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In 'Deep North,' Burlingtonian Abdihamid Muhumed shares his decades-long journey from Somalia

A photo of a man in a hat and blue sweater smiles while sitting against a wall of books, and he holds a book with a blue and black cover, with the title, "Deep North"
Elodie Reed
Vermont Public
Abdihamid Muhumed, 57, is among the many people forced to escape Somalia when the government there was toppled by armed opposition groups in 1991. He now lives in Burlington, and shared his story in the book "Deep North."

The Green Mountain State has become home to many people forced to escape Somalia when the government there was toppled by armed opposition groups in 1991.

The crisis forced a mass exodus of people who often had to leave their homes without their belongings, hoping to find a safe place beyond Somalia's borders.

The fighting left behind a generation of refugees, including 57-year-old Abdihamid Muhumed, who now lives in Burlington.

Abdihamid recently visited the Vermont Public studios with interpreter Mohamed Abdulahi, himself a Somali refugee who learned to speak English in a Kenyan refugee camp. Both men spoke with Vermont Public's Mitch Wertlieb. This interview was produced for the ear. We highly recommend listening to the audio. We’ve also provided a transcript, which has been edited for length and clarity.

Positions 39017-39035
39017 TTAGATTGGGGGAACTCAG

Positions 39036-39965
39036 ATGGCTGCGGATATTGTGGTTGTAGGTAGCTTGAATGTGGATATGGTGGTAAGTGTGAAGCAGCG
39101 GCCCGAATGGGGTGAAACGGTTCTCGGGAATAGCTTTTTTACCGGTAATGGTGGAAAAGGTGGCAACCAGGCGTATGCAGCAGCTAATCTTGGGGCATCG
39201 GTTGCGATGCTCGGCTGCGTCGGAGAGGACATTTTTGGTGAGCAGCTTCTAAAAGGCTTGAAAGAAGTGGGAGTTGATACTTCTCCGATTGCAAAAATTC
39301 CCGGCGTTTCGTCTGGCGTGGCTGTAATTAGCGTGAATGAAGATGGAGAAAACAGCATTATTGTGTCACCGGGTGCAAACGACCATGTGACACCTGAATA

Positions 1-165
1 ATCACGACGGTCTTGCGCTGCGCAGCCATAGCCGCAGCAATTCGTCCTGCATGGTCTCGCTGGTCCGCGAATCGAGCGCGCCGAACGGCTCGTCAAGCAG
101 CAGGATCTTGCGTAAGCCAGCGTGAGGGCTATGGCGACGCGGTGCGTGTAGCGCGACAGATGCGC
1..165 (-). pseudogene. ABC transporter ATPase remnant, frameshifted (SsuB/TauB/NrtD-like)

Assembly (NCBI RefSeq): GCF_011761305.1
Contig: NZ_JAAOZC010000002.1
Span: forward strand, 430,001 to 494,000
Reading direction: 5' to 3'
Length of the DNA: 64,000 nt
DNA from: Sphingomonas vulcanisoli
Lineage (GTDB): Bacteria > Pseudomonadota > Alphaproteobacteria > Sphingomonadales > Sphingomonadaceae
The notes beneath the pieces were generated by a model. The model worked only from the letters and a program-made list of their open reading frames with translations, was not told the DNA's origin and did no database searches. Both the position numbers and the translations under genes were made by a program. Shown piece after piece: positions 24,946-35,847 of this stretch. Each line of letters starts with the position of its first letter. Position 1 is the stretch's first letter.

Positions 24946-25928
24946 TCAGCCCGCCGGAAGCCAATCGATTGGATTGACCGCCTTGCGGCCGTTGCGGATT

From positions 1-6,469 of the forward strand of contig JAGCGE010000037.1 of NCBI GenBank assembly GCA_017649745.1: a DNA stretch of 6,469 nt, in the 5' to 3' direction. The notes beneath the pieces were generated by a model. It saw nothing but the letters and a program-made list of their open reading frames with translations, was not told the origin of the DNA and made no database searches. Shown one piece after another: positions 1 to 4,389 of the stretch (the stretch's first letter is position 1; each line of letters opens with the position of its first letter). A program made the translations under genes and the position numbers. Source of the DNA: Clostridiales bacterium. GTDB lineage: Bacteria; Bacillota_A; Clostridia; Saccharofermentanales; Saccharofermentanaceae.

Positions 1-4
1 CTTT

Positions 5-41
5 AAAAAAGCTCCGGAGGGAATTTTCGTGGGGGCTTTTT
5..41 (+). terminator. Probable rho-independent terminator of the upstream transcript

Mitch Wertlieb: Abdihamid is one of three Somali authors who shared their stories in a book published this fall called Deep North. It’s edited by Vermont author Brad Kessler, who also published a novel in 2021 based on what he learned from speaking with a Somali asylum seeker.

More from Vermont Public: 2021 Vermont Book Award Finalists Announced

But what the people in Deep North went through to get to Vermont tells a tale as harrowing as any work of fiction.

Before he became a refugee, Abdihamid says he guided his family's herd of camels from village to village, selling the animals’ valuable milk.

It was a nomadic existence, in a land where Abdihamid saw more animals than people each day.

Abdihamid Muhumed, as translated by Mohamed Abdulahi: So, it's a very beautiful land where you don’t see any other stuff than animals. The way he state it, you hear him saying elephant … 

Mitch Wertlieb: I did hear…

Abdihamid Muhumed, as translated by Mohamed Abdulahi: Giraffe, camel, they all together there …

Abdihamid Muhumed: Buffalo.

Abdihamid Muhumed, as translated by Mohamed Abdulahi: Buffaloes. So, all this place is very quiet, outside any – it’s not close to any roadway or car or anything goes. No sound. The only sound we hear is the animals' sound.

A photo of two men smiling together outside with evergreen trees in the background
Elodie Reed
Vermont Public
Abdihamid Muhumed, right, stands for a portrait with Mohamed Abdulahi.

Mitch Wertlieb: But the war soon put an end to that way of life.

Mitch Wertlieb: When the soldiers came, did you lose any family?

Abdihamid Muhumed, as translated by Mohamed Abdulahi: Yes. My mom and my dad.

Abdihamid Muhumed: My dad and brother.